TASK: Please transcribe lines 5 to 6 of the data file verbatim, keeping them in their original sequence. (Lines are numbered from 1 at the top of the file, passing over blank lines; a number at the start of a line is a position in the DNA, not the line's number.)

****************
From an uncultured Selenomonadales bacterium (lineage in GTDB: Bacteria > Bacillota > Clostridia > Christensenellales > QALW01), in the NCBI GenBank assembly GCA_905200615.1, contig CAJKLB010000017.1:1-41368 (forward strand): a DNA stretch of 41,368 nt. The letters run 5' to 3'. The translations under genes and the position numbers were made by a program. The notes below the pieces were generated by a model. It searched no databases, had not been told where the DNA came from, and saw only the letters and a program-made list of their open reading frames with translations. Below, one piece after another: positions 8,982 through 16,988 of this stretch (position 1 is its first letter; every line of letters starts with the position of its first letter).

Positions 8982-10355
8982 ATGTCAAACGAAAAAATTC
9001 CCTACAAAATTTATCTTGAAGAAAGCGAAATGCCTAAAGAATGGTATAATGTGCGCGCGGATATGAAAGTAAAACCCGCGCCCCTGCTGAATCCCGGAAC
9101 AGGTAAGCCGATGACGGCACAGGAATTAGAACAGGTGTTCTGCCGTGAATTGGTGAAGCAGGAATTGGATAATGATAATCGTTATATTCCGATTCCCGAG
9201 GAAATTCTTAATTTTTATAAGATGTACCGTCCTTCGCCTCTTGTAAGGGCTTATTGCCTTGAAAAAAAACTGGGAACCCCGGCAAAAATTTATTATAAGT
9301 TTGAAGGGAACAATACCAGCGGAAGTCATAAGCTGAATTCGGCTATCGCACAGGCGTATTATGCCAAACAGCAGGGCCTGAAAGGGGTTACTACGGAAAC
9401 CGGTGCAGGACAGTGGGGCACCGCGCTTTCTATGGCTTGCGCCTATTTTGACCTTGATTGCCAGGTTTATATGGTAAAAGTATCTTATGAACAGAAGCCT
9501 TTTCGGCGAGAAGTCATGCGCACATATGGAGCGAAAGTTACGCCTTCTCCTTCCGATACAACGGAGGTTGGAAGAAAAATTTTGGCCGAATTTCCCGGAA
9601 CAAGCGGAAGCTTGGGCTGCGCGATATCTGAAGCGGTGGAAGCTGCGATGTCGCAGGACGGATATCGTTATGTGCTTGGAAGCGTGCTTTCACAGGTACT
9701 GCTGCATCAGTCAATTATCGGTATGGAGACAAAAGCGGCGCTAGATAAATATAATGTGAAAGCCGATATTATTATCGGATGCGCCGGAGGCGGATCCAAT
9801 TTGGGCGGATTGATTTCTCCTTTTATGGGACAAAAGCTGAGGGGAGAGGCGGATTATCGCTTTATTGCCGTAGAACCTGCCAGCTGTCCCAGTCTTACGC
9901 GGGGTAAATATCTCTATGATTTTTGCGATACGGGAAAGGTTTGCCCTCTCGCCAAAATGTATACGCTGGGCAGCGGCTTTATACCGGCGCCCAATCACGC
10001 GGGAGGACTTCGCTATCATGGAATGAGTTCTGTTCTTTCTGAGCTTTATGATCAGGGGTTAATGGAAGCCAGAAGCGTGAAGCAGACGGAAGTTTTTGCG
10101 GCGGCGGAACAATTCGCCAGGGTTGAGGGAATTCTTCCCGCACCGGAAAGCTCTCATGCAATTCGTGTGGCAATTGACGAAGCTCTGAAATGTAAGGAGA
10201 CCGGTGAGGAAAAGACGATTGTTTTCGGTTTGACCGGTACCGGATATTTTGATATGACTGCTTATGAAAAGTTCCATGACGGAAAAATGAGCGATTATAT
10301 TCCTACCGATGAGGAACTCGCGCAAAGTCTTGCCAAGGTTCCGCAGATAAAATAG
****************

9101 AGGTAAGCCGATGACGGCACAGGAATTAGAACAGGTGTTCTGCCGTGAATTGGTGAAGCAGGAATTGGATAATGATAATCGTTATATTCCGATTCCCGAG
9201 GAAATTCTTAATTTTTATAAGATGTACCGTCCTTCGCCTCTTGTAAGGGCTTATTGCCTTGAAAAAAAACTGGGAACCCCGGCAAAAATTTATTATAAGT